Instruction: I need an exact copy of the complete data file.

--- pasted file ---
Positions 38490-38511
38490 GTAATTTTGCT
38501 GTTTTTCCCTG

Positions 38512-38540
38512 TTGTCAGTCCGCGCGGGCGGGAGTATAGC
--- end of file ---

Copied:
Positions 38490-38511
38490 GTAATTTTGCT
38501 GTTTTTCCCTG

Positions 38512-38540
38512 TTGTCAGTCCGCGCGGGCGGGAGTATAGC